Wednesday, December 1, 2010

Arlene Ang

Bullet Hole

Later, we assumed that the shouting
became unbearable. He was eight. His parents
laid out glass shards in the kitchen.
The aquarium shattered its emptiness to the ground.
Listen, when animals die,
they go in hiding, his father said.
He believed him. He hid in the closet
to find the goldfish.
This was how we found his body:
one hand pressed
against the wall as if asking
to be let in, a flashlight clutched in the other.
The bullet was meant for his mother.
And so it happened that we extracted it,
then held up his heart, gleaming and photogenic
against the light,
the hole in the middle
like the mouth of a stillborn fetus.

My Ex-Wife's on the Phone Again

She's supposed to be on a diet.
The coat that used to fit her
now fits the emergency ward.
She's lonely. Someone,
in the background, wants to know
what she wants. Should
she go for another croissant
or shove her head in the gas oven?
She has everything
under control. She repeats
her grocery list aloud
as if it could save the natural world
from herself.
Lipstick smudges
in her voice like alcohol.
She still blames the lack of fiber
in her eating habits
on her parents. The heart of a blue
whale can weigh
up to 450 kilograms.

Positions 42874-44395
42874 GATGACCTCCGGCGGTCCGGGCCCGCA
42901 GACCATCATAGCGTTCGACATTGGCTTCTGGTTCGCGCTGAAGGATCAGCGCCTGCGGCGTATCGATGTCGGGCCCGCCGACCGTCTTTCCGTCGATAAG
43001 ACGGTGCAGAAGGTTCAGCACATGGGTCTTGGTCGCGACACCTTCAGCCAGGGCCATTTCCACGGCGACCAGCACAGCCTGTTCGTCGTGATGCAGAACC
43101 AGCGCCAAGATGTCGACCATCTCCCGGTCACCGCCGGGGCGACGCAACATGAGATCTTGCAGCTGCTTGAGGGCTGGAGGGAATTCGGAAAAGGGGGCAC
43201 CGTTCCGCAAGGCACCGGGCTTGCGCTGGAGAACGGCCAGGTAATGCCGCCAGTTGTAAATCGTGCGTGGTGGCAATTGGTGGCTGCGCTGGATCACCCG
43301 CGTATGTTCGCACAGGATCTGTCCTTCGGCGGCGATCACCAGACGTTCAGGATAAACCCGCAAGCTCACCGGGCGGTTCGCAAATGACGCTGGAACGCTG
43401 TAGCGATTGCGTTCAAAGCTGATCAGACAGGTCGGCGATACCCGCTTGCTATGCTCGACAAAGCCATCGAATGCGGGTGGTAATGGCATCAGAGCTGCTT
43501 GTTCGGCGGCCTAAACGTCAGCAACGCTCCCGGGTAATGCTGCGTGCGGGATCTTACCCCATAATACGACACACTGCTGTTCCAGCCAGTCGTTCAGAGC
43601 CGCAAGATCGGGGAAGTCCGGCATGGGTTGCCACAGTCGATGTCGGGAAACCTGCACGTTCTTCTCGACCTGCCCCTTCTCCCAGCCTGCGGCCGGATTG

She tells me this again and again.
She's laughing so hard
I hear milkshake shoot out
her nose and hit
that perfect spot on the wall.
I tell her she got
the wrong number.

So this is how I begin to die---

in one unconscious state, the living
are carved in simulated warfare. Holes
in the newspaper pass out
light from moving cars. Boxes fill up with breakables.
Even now, beer assumes the shape
of a faceless father. A black telephone
smuggles voices through
the party line until I am speechless.
Thud. The rifle on the end table
is a baby picture. As for happier events,
there are tv game shows.
And this glass jar, one prolapsed
uterus in formaldehyde.

Today the Porch Light

The bulb's gray tint is final.
It swings in the wind, like a dead falcon.
In your thumb, a splinter. This bench
was made to carry the burden of ten people---
not one on crutches, studying
the back of his hand and how everything
is reduced to cracks up close.
You have a leg cast with no names
to identify whose friend it is.
A mosquito blazes their hunger
up your left arm. Is it the nature of rain
to mask its fear of heights?
The barks of dogs are wet, organically distant. You throw
your crutches at the dandelions.
The natural world folds itself into shadows.
A garden dwarf lies face down,
licking little deaths from the grass.

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